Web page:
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200-Year-Old Shipwreck Found on Gulf of Mexico Known to be Deepest in the U.S.

Ian Harvey

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Researchers from Texas State University in San Marcos believe they have found what could be a 200-year-old shipwreck three quarters of a mile below the Gulf of Mexico.  Although the ship is quite old, it is said the shipwreck is well preserved. The research team is calling this the deepest shipwreck that has ever been found in the Gulf of Mexico or in North America altogether.  The ship is 4,363 feet below the surface.

The team is still amazed as to how well the wreckage has fared over the years.  It is possible to see the 84-foot long by 26-foot wide hull of the copper-clad sailing vessel as well as what could possibly be two masts.  A researcher who studies water and environment said that it is amazing that the wreckage is in such a great state of preservation.  He is absolutely thrilled that they have found a piece of history that they can now research and share with other people.

But the thing that is setting the research team back is the fact that the ship is so far under the water.  Divers are not able to reach the ship because of the sea pressure, so they have to resort to using remote-controlled vehicles.  These vehicles can reach every nook and cranny and have robot arms to remove things from the site.  Some of the items that were found in or near the ship were ceramics, liquor bottles, and an octant (a navigational tool). Other items included muskets, swords, cannons, and clothing.  One precious item was a bottle filled with ginger, which would have helped crew members fight sea sickness.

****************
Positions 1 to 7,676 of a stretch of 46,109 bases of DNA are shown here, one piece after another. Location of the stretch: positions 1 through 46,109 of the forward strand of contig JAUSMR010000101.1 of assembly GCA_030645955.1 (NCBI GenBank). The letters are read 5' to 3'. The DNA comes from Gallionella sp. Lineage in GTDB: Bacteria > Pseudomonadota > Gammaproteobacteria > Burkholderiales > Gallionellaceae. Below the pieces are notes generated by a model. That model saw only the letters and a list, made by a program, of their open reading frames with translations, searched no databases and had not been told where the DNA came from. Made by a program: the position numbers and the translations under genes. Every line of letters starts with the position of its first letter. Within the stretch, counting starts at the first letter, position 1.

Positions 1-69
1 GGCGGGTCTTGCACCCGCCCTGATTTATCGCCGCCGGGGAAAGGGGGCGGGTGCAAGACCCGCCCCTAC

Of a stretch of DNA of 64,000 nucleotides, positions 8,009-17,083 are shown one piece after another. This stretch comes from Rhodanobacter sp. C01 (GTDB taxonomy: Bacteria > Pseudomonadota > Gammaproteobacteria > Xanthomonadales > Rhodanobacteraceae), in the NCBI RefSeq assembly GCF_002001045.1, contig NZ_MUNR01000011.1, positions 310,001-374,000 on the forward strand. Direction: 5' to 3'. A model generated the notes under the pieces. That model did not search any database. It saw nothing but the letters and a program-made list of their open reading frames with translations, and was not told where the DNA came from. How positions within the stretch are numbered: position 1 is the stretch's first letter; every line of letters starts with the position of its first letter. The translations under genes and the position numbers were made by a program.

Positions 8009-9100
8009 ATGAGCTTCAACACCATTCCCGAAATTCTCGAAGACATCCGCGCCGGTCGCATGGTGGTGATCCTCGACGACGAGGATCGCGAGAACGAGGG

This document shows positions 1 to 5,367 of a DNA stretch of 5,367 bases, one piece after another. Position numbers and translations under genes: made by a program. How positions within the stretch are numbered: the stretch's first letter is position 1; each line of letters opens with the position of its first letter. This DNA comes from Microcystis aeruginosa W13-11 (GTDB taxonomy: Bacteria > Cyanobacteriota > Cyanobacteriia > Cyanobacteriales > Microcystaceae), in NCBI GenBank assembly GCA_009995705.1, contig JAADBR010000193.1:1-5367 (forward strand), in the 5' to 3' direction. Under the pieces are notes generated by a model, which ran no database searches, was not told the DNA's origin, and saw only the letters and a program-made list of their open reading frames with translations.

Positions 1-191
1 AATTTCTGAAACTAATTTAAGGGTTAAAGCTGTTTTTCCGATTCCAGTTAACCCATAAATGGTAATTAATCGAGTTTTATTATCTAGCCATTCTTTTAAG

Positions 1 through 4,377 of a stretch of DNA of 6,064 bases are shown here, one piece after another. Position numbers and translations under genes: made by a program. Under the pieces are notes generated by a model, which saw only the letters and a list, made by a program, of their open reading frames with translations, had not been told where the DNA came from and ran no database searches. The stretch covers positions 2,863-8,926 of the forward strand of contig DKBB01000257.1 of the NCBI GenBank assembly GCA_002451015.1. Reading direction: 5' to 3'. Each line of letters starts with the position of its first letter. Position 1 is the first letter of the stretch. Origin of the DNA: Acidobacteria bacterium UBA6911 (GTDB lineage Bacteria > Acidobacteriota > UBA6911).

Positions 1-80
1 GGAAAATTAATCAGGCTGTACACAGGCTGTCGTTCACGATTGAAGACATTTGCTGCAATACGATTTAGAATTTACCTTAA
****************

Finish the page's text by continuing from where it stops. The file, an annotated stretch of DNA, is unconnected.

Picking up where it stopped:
A team researcher said that the more items they find, the more likely they will be able to tell just how old the wreckage is and what its function was.  They will also be able to tell whether it was coming to or going from the area near the Gulf of Mexico where it was found.

The research team was notified by the Shell Oil Company that their sonar had detected something in 2011.  The crew members on the Shell ship felt that the sonar image depicted a shipwreck.  After confirming that it was in fact a shipwreck, the National Oceanic and Atmospheric Administration examined the sea floor near the wreck and noticed natural gas seepage.  The small robot determined the dimensions of the ship and from what the researchers could tell, it appeared to be a ship from the 19th century.

This photo provided by the NOAA Okeanos Explorer Program shows a variety of artifacts including ceramic plates, platters, bowls plus glass liquor, wine, medicine, and food storage bottles of many shapes and colors found inside a wrecked ship's hull. source

This photo provided by the NOAA Okeanos Explorer Program shows a variety of artifacts including ceramic plates, platters, bowls plus glass liquor, wine, medicine, and food storage bottles of many shapes and colors found inside a wrecked ship’s hull. source

Although the date has been determined, the name of the ship has not.  It is referred to as the “Monterrey Shipwreck” after the name Shell Oil had given the area.  The Monterrey is actually the third in a series of shipwrecks found in the same area around the Gulf of Mexico.

Unlike the Monterrey find, the other two shipwrecks have been identified.  The first ship, found in 1995, was sailed by French explorer La Salle.  It was found near Galveston and Corpus Christi, and was identified as the LaBelle, which was said to have gone down in a storm in 1686.  Thankfully, LaBelle was shallow enough that it could be taken out of the ocean to be researched.  The ship is at Texas A&M University undergoing an unusual freeze-drying treatment.  Researchers hope that in the next year or so that the ship will be reconstructed and shown at the Bob Bullock Texas State History Museum.

The second ship that was found in this area was just 20 miles off the Galveston coast.  The same 3-D technology was used to view the site, and researchers were able to see the name on the remains.  It was of the USS Hatteras, which was the only U.S. Navy ship to have been sunk in battle during the Civil War.  The ship sank in 1863 in 57 feet of water.  Researchers believe that shifts in the ocean floor have exposed the ship.

 

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